Being able to work with data constraints is what distinguishes good analysts and the great ones — you should (and will) be the great one.
Excuse 2: Our data is not clean enough
Connected with the previous point, even when data are available at your organization, I hear a lot of analysts and business owners complain that the data they have are not “clean enough” for their analysis.
Indeed, data collected by tools such as Google Analytics often run into the issues of broken sessions (resulting in two sessions recorded instead of one), inaccurate attribution, missing sessions (due to cookie disabling), etc.
To bypass this excuse, we need to fight the desire for perfection that is intrinsic to all of us and be conscious of the true impact those imperfections have on our data.
Let’s face it, the internet is messy, and the technologies surrounding it are designed and developed by imperfect humans.
What this means is that there will ALWAYS be cases and ways your data will be tracked inaccurately — however, most of those inaccuracies does not matter.
One important thing we need to realize here is that business analytics is not rocket science and does NOT require your data to be 100% precise, so to conduct analytics, we are not looking for the most accurate data, but rather the most consistent and systematically stable data so those data inaccuracies are not misidentified as business signals in our analyses.
To be consistent, our data must be always inaccurate in the same way, predictably.
For example, if you have identified a “broken session” error in Google Analytics that is causing you to have on average 10% sessions recorded in Google Analytics.
As long as this error mentioned above is always around 10% of the sessions (low percentage), and happens every single day (consistency) when we are tracking data using Google Analytics, we can safely ignore this data inaccuracy and proceed with analytics tasks since this consistent inaccuracy will not impact business signal generation for most analysis that we will run.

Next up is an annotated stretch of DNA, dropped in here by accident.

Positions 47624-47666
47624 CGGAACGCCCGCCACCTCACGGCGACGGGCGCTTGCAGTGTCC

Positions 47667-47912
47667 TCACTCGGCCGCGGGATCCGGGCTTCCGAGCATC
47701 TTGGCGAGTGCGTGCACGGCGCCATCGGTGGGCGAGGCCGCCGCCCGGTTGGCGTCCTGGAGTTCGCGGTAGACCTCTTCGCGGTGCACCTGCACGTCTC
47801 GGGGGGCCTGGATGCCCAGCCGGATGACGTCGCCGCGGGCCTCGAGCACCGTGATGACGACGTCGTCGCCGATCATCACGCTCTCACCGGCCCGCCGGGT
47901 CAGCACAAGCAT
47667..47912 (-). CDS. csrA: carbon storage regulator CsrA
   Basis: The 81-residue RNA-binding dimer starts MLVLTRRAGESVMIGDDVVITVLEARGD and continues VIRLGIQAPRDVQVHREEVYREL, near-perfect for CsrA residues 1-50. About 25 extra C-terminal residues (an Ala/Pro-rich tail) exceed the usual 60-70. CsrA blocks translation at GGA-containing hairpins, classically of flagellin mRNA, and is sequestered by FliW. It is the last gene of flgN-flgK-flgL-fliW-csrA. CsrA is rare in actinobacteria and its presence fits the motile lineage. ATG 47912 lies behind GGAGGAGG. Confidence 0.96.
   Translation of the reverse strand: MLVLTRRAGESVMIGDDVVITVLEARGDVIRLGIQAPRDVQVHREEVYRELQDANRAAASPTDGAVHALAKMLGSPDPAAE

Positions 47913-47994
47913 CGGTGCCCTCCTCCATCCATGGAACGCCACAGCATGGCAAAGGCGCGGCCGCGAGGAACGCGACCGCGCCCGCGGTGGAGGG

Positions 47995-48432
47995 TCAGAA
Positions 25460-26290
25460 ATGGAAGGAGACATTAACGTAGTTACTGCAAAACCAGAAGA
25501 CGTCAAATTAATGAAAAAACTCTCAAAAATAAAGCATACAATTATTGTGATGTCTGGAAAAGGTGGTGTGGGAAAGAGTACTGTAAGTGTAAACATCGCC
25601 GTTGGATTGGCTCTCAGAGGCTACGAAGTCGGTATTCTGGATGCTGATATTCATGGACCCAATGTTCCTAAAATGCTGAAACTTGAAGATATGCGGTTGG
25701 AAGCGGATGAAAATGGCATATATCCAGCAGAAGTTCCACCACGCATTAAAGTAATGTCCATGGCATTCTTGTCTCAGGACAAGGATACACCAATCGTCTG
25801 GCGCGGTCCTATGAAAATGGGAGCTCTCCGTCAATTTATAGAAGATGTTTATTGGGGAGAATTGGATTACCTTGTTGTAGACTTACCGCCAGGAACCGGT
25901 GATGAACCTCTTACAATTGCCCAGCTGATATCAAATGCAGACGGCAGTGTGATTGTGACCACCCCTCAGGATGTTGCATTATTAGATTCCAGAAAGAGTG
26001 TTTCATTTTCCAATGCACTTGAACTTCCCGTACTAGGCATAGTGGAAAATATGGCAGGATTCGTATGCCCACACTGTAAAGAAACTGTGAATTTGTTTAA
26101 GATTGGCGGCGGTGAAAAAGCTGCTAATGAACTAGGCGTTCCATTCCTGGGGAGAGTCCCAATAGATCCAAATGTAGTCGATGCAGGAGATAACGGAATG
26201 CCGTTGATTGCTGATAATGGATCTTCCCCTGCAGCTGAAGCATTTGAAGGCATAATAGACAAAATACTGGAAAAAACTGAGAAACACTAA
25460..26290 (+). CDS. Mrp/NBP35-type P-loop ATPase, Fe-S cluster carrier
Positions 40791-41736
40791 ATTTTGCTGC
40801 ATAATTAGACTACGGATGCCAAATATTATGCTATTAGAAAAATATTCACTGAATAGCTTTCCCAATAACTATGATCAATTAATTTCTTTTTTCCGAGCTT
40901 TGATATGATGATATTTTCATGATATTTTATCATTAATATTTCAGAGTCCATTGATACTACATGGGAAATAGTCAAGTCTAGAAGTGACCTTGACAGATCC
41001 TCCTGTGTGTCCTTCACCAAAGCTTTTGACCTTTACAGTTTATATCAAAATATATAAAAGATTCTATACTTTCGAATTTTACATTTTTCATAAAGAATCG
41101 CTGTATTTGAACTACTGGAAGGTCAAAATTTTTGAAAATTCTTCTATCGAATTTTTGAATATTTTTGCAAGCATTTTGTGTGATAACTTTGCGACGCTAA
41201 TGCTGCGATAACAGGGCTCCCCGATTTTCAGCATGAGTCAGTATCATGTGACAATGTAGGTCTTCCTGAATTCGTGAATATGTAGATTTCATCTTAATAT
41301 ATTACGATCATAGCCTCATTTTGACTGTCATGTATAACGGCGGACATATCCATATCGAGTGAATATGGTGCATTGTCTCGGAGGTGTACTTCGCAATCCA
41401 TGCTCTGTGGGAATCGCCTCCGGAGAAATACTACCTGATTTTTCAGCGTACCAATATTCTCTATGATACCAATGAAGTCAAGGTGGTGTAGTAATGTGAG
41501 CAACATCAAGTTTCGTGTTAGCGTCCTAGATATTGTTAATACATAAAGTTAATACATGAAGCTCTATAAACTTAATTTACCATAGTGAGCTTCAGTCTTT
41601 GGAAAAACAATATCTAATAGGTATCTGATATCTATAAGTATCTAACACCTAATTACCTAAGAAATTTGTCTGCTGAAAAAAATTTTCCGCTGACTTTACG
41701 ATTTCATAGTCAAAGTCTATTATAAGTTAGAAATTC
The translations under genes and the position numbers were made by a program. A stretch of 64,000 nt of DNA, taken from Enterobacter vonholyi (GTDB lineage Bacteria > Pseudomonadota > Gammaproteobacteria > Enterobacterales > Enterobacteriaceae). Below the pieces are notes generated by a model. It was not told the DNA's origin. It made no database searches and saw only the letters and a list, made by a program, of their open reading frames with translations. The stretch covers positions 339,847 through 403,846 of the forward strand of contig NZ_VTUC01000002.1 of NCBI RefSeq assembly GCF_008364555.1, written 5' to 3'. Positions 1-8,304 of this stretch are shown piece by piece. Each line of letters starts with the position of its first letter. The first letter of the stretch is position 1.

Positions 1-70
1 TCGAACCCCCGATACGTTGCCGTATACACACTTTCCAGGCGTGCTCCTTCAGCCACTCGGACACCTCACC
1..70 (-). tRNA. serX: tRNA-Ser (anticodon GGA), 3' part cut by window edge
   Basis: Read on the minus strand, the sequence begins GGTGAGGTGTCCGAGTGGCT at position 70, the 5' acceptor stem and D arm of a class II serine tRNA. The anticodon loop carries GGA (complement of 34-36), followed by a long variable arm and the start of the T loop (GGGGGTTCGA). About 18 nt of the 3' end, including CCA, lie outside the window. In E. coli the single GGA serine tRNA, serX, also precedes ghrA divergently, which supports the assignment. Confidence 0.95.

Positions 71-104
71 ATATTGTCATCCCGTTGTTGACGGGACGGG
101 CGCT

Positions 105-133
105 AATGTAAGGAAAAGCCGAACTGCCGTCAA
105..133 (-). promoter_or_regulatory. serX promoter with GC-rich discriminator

Now let’s move onto the second point, which is systematically stability.
A systematically stable data is inaccurate across all dimensions equally.
Let’s take the “broken session” error again as an example.
If the “broken session” error only happens to users using the Google Chrome browser, this error needs to be fixed before we perform certain dimension-related analyses such as identifying the single most important browser to optimize for.
This is because inaccuracies happening only on one dimension attribute will artificially inflate or deflate numbers of that specific attribute only, sending misinformation to our models that will eventually cause the model to be inaccurate.
However, even with such dimension specific error, most analyses can still be conducted as long as they are not specifically related to the dimension in question — so even those errors are only preventing you from running SOME analyses, rather than all of them.
Finally, let’s talk about platform consistency.
We don’t have enough time to do analytics at our company
We don’t have enough expertise to do analytics at our company
Resources are available, worst comes to worst hire someone to do it for you.